ZMW attack

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The ZMW attack is a hypothetical denial-of-service attack on the Internet's routing infrastructure, named after Ying Zhang, Z. Morley Mao, and Jia Wang, the researchers who published the original paper that considered its possibility.

It relies on using targeted denial-of-service attacks on links carrying BGP connections between Autonomous Systems, in an attempt to overwhelm routers in the Default-Free Zone with routing updates, leading to disruption through forcing them to perform continuous route recalculations.[1]

In 2010, the security researcher Max Schuchard published a paper considering the possibility of using a botnet to perform a ZMW attack on the Internet's entire core infrastructure, hypothetically allowing a botnet of 250,000 computers to "crash" the entire Internet.[2][3][4]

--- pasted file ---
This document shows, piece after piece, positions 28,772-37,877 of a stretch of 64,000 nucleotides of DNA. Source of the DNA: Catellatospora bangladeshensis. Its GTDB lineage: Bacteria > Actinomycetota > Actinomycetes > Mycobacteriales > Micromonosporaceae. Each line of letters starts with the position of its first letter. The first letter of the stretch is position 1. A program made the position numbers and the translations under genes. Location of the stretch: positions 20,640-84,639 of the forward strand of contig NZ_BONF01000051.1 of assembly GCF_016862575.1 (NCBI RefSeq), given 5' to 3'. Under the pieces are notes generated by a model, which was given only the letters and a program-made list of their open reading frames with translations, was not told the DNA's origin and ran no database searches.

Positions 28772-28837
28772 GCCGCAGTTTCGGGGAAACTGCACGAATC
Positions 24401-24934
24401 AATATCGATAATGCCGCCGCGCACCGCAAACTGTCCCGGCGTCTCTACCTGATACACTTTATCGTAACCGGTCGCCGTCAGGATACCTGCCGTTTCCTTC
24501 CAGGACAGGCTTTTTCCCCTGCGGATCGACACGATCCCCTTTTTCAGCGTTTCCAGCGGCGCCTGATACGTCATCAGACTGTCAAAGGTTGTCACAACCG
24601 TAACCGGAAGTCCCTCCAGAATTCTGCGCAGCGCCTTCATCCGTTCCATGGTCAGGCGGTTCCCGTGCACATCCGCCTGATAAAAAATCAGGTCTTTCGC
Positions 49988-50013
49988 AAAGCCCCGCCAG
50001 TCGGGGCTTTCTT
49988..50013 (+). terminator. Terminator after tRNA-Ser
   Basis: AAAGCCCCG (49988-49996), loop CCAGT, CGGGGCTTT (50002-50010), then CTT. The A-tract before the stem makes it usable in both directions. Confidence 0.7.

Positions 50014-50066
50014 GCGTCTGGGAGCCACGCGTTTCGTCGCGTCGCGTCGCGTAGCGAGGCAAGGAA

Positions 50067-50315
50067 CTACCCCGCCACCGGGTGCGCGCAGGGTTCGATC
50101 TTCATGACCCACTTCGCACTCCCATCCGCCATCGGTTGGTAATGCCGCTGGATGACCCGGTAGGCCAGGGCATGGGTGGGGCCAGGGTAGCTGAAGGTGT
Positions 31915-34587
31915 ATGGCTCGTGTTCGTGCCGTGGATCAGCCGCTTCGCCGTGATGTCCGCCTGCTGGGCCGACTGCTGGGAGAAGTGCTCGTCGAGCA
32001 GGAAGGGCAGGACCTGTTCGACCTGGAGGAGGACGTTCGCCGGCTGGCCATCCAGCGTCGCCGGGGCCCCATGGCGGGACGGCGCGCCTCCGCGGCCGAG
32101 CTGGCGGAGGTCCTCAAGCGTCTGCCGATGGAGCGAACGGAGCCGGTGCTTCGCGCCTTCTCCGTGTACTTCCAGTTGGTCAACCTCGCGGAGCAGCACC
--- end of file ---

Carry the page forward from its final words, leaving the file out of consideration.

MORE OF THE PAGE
References[edit]

  1. ^ Ying Zhang. Z. Morley Mao, and Jia Wang. (2007) "Low-Rate TCP-Targeted DoS Attack Disrupts Internet Routing" In Proc. 14th Annual Network & Distributed System Security Symposium
  2. ^ Schuchard, M.; Mohaisen, A.; Foo Kune, D.; Hopper, N.; Kim, Y.; Vasserman, E. Y. (2010). "Losing control of the internet". Proceedings of the 17th ACM conference on Computer and communications security - CCS '10. p. 726. doi:10.1145/1866307.1866411. ISBN 9781450302456.  edit
  3. ^ Steven J. Vaughan-Nichols (February 13, 2011). "How to crash the Internet". ZDnet. 
  4. ^ Dan Goodin (14 February 2011). "Boffins devise 'cyberweapon' to take down internet". The Register. Retrieved 2012-11-06. 

See also[edit]